The Bank of England reported at the weekend that UK borrowers managed to reduce their mortgage debt by a total of £8.6 billion in the third quarter of 2011, although it insisted that there was “little sign” that Britons were trying to repay their home loans faster than in previous years.

The Bank’s report said that the main reason for the larger mortgage repayments was reduced activity in the UK housing market coupled with less remortgages last year.

With the institution sticking with its historical 0.5 per cent low base rate of interest both last year and the foreseeable future, homeowners have been taking advantage of the situation to rebalance their books by using spare funds to reduce the amount of their existing mortgages rather than take out new loans. Since the credit crunch of 2008, there has also been an upward trend when it comes to householders injecting equity into their finances – there was a record £9.6 billion injection of housing equity recorded between April and June 2011, and the total amount since summer 2008 has reached a total level of more than £100 billion – although the Bank stressed that this was not connected to increased mortgage repayments.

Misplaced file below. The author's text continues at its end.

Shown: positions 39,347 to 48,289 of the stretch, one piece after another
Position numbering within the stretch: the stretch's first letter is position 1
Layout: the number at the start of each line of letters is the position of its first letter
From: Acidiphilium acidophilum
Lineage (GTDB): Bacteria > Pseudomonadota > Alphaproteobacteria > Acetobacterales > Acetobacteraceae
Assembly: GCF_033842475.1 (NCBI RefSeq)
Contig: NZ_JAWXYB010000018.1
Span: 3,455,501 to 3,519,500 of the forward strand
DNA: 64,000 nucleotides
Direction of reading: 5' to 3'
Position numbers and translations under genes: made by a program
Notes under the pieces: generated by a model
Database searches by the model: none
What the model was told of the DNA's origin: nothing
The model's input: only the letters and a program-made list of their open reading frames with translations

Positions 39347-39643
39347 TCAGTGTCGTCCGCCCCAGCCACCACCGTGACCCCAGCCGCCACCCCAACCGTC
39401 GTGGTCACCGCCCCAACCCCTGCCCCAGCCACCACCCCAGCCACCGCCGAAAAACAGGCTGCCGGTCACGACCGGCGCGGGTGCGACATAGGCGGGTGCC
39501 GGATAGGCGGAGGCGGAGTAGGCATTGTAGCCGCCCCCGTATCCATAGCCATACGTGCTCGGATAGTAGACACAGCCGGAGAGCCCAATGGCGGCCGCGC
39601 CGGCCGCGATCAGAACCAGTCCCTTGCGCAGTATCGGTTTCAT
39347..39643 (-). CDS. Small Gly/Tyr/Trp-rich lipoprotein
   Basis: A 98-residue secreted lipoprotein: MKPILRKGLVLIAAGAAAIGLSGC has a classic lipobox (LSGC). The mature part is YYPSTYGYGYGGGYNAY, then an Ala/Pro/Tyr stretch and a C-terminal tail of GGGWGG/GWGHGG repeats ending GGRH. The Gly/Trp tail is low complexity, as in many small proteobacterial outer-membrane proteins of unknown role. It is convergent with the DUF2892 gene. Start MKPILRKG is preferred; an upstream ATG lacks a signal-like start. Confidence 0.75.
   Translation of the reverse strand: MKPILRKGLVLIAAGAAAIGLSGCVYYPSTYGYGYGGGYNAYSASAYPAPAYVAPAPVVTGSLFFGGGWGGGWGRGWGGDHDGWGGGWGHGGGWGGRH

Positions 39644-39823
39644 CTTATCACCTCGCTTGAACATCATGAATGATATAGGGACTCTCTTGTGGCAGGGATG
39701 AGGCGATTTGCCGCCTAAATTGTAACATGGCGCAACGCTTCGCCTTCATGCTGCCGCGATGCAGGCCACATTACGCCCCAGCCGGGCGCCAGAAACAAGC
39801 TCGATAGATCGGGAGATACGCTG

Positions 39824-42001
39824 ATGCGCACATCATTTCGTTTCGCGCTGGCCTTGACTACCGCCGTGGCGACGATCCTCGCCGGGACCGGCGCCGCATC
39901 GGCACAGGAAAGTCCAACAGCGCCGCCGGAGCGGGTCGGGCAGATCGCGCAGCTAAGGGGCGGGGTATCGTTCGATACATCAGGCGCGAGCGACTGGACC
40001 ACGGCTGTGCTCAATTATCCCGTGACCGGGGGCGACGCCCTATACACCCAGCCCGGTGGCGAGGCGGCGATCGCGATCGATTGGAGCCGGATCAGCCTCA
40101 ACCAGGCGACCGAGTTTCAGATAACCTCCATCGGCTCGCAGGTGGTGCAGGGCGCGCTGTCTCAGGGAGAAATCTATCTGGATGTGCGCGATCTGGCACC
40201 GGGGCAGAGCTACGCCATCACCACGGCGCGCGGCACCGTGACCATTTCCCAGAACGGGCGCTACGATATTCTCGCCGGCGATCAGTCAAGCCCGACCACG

In a statement, the Bank commented: “The fall in housing equity withdrawal since the financial crisis is likely to reflect a fall in the number of housing transactions, with little sign that households in aggregate are making an active effort to pay down debt more quickly than in the past.”

When it comes to property prices themselves, they are down by some 10 per cent across the UK, compared to peak levels, a report by the Nationwide building society revealed last week. Although lower prices are good news for people seeking a mortgage, regional house price variations could be putting many people off applying.

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